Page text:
This weekend, for the Solemnity of Pentecost, between the Vigil Mass and the “During the Day” Mass there are eleven (11) selections for readings.
We’re all familiar with the Pentecost story. The Apostles, along with Mary the mother of Jesus, had locked themselves in an upstairs room. They were frightened by all that had happened, anxious and terrified that at any minute the authorities would come crashing through the door. Looking back on the mystery of Pentecost, Paul wrote to his followers exhortations to live by the Spirit. He reminds them “no one can say, ‘Jesus is Lord’, except by the Holy Spirit.” He tries to unravel the mystery in terms they can relate to. He speaks of gifts of the Spirit, forms of service, different workings, and the fruits of the Spirit. He explains how those who are filled with the Spirit will conduct themselves and what vices they will refrain from.
In this reflection I’ll circle through the readings from the Letters of Paul to the Galatians, the Romans and the Corinthians. I wonder what would Paul say to us today? I suspect he would say much the same things he wrote to his audience of his time. He might personalize it a bit to highlight the gifts present particular body of people he was addressing – gifts that manifest the Spirit for the edification and benefit to the community.
He might say: You do know that to all of you, and each of you is given the gift of faithfulness to prayer, stability to each other and an endeavor for life-long learning. To one may be given the aptitude of expressing psalmody in musical settings; to another the skills to lift the notes off the page in song and to another the gift of prayer in poetry. To one is given the gift of sensitivity to the needs of the poor and to others the gift of touching the heart of the weary. One may have the gift of never knowing a stranger, and another the flair and daring to entertain the community with her ability to emcee a party. To one is given the gift of calligraphy and to another the proficiency and insight to write icons. To one is given the gift of fingers that dance across the keyboard and to another a green thumb that provides food for the table; to a gardener the knack that raises flowers from the dirt and another the gift of arranging bouquets that inspire prayer. To some there is given a volunteer’s heart with a seamstress skill or a caterer’s aptitude. You are witness to a woman’s response to begin a journey in community and you are daily graced to witness each other’s perseverance in a life-long commitment to community and a combined effort to feed the hungers of the people of God.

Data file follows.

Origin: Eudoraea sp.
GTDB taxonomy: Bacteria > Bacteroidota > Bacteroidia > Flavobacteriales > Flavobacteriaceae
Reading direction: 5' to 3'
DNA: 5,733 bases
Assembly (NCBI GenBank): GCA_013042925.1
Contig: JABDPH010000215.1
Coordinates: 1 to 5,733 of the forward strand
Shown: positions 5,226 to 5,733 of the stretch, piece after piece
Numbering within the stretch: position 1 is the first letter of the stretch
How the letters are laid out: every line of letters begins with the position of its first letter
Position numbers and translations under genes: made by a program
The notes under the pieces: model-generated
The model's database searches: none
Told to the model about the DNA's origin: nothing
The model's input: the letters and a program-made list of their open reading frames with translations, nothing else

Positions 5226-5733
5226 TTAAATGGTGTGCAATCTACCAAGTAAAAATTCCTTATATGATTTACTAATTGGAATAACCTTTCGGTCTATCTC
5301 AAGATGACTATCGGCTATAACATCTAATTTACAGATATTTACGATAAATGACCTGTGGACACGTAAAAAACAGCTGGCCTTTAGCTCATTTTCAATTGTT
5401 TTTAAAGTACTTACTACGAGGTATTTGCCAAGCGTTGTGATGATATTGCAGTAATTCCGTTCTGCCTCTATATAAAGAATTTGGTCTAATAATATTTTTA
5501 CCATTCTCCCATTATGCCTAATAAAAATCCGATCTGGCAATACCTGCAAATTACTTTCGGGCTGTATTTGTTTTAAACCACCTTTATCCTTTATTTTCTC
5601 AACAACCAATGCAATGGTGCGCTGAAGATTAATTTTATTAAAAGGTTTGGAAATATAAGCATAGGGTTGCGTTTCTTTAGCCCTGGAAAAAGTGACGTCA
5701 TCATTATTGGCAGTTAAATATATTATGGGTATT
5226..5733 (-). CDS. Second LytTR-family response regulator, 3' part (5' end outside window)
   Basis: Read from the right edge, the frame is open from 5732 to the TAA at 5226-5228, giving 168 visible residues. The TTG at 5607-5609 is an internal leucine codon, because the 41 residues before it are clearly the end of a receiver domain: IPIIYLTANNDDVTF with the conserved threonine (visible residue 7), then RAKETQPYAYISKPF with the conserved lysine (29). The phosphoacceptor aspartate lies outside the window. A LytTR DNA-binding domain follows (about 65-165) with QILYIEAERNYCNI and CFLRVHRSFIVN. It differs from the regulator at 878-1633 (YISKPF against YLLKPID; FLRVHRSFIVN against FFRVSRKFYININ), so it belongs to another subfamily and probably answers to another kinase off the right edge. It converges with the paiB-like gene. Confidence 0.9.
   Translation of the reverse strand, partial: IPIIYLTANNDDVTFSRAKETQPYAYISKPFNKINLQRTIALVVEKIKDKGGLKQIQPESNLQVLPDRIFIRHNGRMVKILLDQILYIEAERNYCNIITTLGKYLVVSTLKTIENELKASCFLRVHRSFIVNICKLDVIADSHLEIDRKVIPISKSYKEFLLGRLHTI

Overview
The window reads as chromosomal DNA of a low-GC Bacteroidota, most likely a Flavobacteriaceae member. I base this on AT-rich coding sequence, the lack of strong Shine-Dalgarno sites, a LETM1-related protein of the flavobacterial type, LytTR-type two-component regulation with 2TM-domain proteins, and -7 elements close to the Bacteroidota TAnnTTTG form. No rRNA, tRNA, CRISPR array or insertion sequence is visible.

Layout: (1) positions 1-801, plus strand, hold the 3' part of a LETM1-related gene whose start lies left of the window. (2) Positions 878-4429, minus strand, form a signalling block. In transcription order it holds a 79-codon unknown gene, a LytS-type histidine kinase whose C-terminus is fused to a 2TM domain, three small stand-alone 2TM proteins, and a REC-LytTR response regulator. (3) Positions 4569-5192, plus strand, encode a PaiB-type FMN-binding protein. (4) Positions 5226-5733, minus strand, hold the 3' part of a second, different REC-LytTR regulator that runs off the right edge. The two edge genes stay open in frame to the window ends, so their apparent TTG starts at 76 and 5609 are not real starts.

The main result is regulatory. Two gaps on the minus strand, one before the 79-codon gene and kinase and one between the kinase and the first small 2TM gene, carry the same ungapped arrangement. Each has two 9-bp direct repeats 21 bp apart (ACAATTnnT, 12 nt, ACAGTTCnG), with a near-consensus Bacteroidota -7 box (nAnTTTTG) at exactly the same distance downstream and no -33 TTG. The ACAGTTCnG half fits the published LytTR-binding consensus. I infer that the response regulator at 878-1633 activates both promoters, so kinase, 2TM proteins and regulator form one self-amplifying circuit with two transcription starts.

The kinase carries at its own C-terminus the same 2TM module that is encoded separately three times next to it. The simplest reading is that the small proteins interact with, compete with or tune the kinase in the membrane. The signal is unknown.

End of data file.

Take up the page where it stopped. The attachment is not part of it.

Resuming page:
Paul speaks again: “There is diversity of gifts, but the same Spirit distributes them. There are different kinds of service, but the same Lord. There are different kinds of working, but in all of them and in everyone it is the same God at work. Now to each one the manifestation of the Spirit is given for the common good.”
“But, what if,” you may ask, “I haven’t found my gift yet. Or my gift seems to be changing over the years?” Listen to the voice in your heart: “My child, you always have the gift of prayer … that doesn’t change … the expression of prayer, the words you use, the method you practice are all conversation with God, spoken or unspoken.” Remember the old Chinese proverb: “A Bird Does Not Sing Because It Has an Answer. It Sings Because It Has a Song.” Fr. Ed Lamp recently shared this message inspired by a poster with that saying that he saw in a family’s home in Merida. He wrote:
When it comes to living our lives, we seem to always be looking for a purpose – a reason for everything, and a reason to do anything. We seek fulfillment through love, and our family, through jobs and careers, and through our friends and hobbies. We’re desperate to have a purpose and to understand the meaning of all of it – the meaning of life. Why are we here and why do we do what we do?
But what if you let go of the idea that everything needs a purpose? What if you let go of all the “musts” for a moment, just to be present right here and now? What if you decided to sing, just to sing, but not necessarily because you have an answer?
Because I’m not so sure that we really need an answer, if we can find a way to just enjoy where we are at this moment. Isn’t it enough to just be alive, and to be here, experiencing the full beauty and wonder of life?
“A bird does not sing because it has an answer, but because it has a song.” It sings simply because it wants to, and to share something beautiful with its surroundings. And what other purpose do we humans really have, other than to be alive and enjoy the moment that we are in, making ourselves and the people around us happy; doing what comes naturally to us, and to just live in the present and enjoy the beauty of life.
So try to release the stress of finding a purpose. You are living your purpose right now. …Singing a song with your life for no special purpose … just “because” you have a song – a part in the grand harmony of the miracle of Pentecost – They were filled with Holy Spirit and began to sing in different voices, as the Spirit enabled them to proclaim the mighty acts of God.
~Reflection by Sister Roberta Bailey, OSB, Prioress